The governor’s economic development policies haven’t exactly put workers first, either. In 2011, he privatized the state’s economic development agency, creating the Wisconsin Economic Development Corporation, which is charged with administering more than $500 million in grants, bonds, tax credits, and loans to companies. Since then, the WEDC has become notorious for dealing out lucrative tax breaks to companies that make big job-creation promises, only to come up way short. As Los Angeles Times columnist Michael Hiltzik has reported, the WEDC doled out a $6 million grant to Ashley Furniture without any type of job-creation requirements; indeed, Ashley was allowed to lay off half of its 3,800-employee workforce in the state. Two other companies received millions of dollars in tax credits, whereupon it moved hundreds of jobs abroad

“No one should ever believe that massive subsidy deals to corporations that pit states and cities against each other is part of any good economic development strategy,” says Peter Rickman, who heads the Alliance for Good Jobs, a coalition of progressive organizations advocating for high-paying union jobs in Wisconsin. “The Foxconn approach is the worst of corporate subsidies on steroids.”

The WEDC has served to subsidize the growth of Walker’s low-wage economy in the state, Rickman says, pointing to, for instance, the $10 million in tax credits offered to Amazon for opening a warehouse facility in Kenosha back in 2013. The company, which is currently in the midst of a nationwide hiring spree, has been criticized for its low wages (a quick Google search for a full-time warehouse associate position in Kenosha advertises pay of “Up to $13.25/hr + $500 Referral Bonuses!”) and grueling working conditions.

This time, Rickman adds, legislators should condition their approval on strengthening the language in the memorandum of understanding (MOU) between Walker and Foxconn to guarantee good-paying, long-term jobs. For instance, the agreement claims that the average pay for employees will be about $53,000 a year, plus benefits. On the face of it, that’s a good-paying middle-class job in the region. But it’s also an average that will likely be skewed by a large number of high-paying executive and engineering positions. Without clearer guarantees in the MOU, jobs on the factory floor could end up paying far less.

“Foxconn keeps saying these will be good jobs. Our approach is [to] put it in writing,” Rickman says. The Alliance for Good Jobs did exactly that in another recent development project: the construction of a new basketball arena for the Milwaukee Bucks. Organizers got the NBA team to enter a project labor agreement that secures a $12 minimum wage (and $15 by 2023) and the right to unionize for the arena’s permanent service employees, and the creation of a local union hiring hall to staff it.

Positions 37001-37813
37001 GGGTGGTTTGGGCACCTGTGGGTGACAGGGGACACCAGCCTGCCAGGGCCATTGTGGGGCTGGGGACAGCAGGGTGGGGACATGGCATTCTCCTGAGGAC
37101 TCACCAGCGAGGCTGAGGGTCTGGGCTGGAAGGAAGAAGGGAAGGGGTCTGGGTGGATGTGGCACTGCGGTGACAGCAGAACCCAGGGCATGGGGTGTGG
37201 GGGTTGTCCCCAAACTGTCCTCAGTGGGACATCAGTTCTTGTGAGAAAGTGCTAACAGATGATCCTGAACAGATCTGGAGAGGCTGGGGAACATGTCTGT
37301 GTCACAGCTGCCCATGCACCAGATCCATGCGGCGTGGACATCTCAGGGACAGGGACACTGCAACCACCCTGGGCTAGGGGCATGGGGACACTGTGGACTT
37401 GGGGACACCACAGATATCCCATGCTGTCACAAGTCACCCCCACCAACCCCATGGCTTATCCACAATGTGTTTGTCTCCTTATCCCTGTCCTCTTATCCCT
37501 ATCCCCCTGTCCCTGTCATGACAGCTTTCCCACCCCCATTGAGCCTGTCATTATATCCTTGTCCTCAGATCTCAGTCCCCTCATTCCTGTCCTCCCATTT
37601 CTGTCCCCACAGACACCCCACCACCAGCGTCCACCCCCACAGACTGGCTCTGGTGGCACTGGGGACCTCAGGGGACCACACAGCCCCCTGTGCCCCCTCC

Rickman says he expects some Democratic legislators to introduce amendments when the Foxconn deal comes to the Assembly floor later this week that would stipulate that all jobs created would pay at least $15 an hour and would grant workers a clear path to unionization. That would set a floor not just for jobs in the factory, but also for other jobs throughout the Foxconn facility, including those of the drivers who transport workers from the parking lot to the plant, the cafeteria workers, and the janitors. It would also apply to all suppliers and subcontractors for the Foxconn plant, which would include a glass-manufacturing plant that is likely to be built nearby.

“What’s good for the Bucks is good for Foxconn,” Rickman says. “Fifteen dollars and a union is what Foxconn needs to rebuild this eroded middle class.”

The likelihood of such amendments passing in the Assembly or Senate, where Republicans have majorities, are slim. But Rickman says that regardless, the Alliance for Good Jobs will continue to press Foxconn to enter a private agreement, much like the Bucks did. Meanwhile,  Wisconsin Republican Senate Majority Leader Scott Fitzgerald says that he wants more concrete job creation benchmarks to be included in the agreement but otherwise expects it to pass by the end of the month.

Foxconn is just the latest in a long line of multinational corporations that play desperate states against each other in hopes of landing more jobs. Now, in addition to reaping a mega-subsidy from the winning state, they can also bask in the warmth of a publicity-hungry president.

And the game rolls on. Toyota and Mazda recently announced their intention to jointly build a $1.6 billion factory that could create 4,000 jobs. Eleven states are currently courting the auto manufacturers.